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Meg Lanning reveals exercise obsession, not eating enough food led to international cricket retirement

18 Apr, 2024 18:15 IST|Sakshi Post

New Delhi, April 18 (IANS) Meg Lanning, the legendary Australia captain, has revealed an unhealthy obsession with exercise and not eating enough food led to her shock retirement from international cricket last year.

Meg, the five times World Cup winning captain and Commonwealth Games gold medal winning skipper for Australia, announced her retirement from international cricket at 31, leaving everyone shocked. The announcement came on back of her pulling out of Women’s Ashes due to an undisclosed medical issue.

"I was over-exercising and under-fuelling. I got to the point where I was doing about 85-90km (running) a week. I was in denial. It became a bit of an obsession. It was because I could escape mentally. I would throw the headphones in, I wouldn't take my phone with me."

"I would have my Apple watch with me and listen to music. Nobody could contact me. I really liked that because I felt like I was in control. I felt like I was eating. I was still eating. But I'm much more aware of it now. I was not eating enough. I'd eat maybe a couple of meals a day if I was lucky and they weren't significant."

"It didn't start off as a deliberate thing. It just became a bit of a new normal. It sort of slowly crept into conscious decisions. Essentially I felt good. I was light. I could run heaps. I wasn't getting injured like everyone was telling me I was going to do. It almost became a bit of, 'I am going to show you' sort of thing," said Meg on the Howie Games podcast.

Further talking about how things transpired in leading to her missing out on Women’s Ashes last year, Meg said, "It sort of just spiralled and I was in denial. I got down to 57kg from 64kg. It wasn't ridiculous but it was significant. The ratios were out of whack. But it was the other things that I did not realise.”

“It (affected) my ability to concentrate. I didn't really want to see other people. I disengaged a lot from friends and family. I didn't realise that I was doing this. It sort of became a new normal. I naturally would enjoy spending time by myself. I'm totally fine with that. But there would be very few people who I would want to engage with."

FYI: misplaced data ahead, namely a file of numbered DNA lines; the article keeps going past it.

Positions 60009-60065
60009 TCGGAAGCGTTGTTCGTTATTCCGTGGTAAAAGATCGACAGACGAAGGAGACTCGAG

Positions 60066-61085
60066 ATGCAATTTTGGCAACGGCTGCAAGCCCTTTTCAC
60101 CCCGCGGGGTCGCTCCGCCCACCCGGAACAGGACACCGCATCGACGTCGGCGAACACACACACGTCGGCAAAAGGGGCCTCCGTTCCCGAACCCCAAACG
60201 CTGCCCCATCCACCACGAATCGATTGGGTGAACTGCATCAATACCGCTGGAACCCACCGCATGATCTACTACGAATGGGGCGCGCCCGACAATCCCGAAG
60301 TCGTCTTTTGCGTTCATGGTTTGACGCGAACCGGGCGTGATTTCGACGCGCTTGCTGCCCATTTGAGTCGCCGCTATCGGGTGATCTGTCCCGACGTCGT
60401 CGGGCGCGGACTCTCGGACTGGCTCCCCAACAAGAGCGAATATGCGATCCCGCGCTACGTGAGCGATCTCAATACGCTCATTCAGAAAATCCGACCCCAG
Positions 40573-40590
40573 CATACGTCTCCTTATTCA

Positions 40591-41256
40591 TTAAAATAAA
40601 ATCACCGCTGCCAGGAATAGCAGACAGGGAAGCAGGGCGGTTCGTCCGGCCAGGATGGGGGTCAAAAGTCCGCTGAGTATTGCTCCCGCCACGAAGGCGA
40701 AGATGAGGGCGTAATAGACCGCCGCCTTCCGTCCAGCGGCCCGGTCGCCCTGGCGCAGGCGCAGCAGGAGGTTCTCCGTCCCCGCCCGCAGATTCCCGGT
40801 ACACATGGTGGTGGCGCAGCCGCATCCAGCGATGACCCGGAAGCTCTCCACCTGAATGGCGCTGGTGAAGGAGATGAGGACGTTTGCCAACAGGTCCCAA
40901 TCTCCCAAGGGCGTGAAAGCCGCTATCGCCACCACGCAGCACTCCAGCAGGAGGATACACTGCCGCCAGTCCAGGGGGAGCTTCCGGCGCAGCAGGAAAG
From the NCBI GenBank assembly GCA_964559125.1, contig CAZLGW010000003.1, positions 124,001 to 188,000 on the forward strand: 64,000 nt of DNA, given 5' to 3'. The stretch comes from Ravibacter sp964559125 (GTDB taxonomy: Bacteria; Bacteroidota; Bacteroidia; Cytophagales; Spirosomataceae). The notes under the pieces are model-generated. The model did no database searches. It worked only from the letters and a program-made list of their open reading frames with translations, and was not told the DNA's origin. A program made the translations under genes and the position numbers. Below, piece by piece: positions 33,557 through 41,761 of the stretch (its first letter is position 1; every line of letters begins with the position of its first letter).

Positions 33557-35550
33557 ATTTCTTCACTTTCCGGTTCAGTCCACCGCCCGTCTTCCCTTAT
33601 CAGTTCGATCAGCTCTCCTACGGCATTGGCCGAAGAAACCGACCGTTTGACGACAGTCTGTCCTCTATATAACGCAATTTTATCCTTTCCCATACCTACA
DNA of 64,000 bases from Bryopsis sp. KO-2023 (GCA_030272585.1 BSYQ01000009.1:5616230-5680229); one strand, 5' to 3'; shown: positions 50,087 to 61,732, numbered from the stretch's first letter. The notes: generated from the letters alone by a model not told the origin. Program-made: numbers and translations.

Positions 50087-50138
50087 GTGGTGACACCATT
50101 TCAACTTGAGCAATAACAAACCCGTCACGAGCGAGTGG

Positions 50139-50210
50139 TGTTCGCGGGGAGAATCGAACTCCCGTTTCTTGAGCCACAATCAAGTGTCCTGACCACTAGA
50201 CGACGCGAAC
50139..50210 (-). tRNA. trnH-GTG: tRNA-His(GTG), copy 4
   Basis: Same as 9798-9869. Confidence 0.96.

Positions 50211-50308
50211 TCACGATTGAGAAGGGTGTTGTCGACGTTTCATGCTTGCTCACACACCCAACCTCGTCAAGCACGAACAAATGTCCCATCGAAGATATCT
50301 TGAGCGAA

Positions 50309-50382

"I would get really snappy, real moody if anyone asked anything. I became a bit of a different person. Pretty hard to be around, I would say. I was not in a place to be able to go on tour and play cricket and give the commitment levels required for that Ashes series mentally and physically. So the decision was made with me in conjunction with the medical team to miss that tour."

Meg also revealed she feared sleeping in night due to her obsessive routines. "I felt very out of control in terms of what my future looked like: 'If it's not cricket, what does life look like if I am not playing?' "I dreaded night time because I knew I would go to bed and not be able to sleep."

"How could I not want to travel the world and play cricket? That doesn't make any sense. That would make me so mad. I would just get more angry with myself. If you can't sleep, you can't do anything. No matter what was happening, I was always able to perform. (But) it had become a bit of auto pilot."

Meg continues to play domestic cricket, having recently led Delhi Capitals 2024 Women’s Premier League runners-up finish last month and has signed up with London Spirit to play in The Hundred for the first time in England. She also said that being a private person, she struggled to tell her battles, which is still on, but is now getting better.

"It's still not back to normal ratios I would say, (I have) lots of conversations that I have with myself around what I should do and what is the right thing to do for my health but it's hard for my brain. I have that battle and sometimes I win, sometimes I don't."

"I feel like I'm in a good spot now. Cricket is still part of what I do. But I wasn't cut out for the international touring schedule and what came with all of that. What I have come to know is that everybody is always going through something, no matter how much they look like they have got things under control."

"And that was something that I felt like I was good at, looking like I had everything under control. And that's absolutely not the case. I've really started to understand how actually talking to people and letting people know can actually help."

Disclaimer: This story has not been edited by the Sakshi Post team and is auto-generated from syndicated feed.

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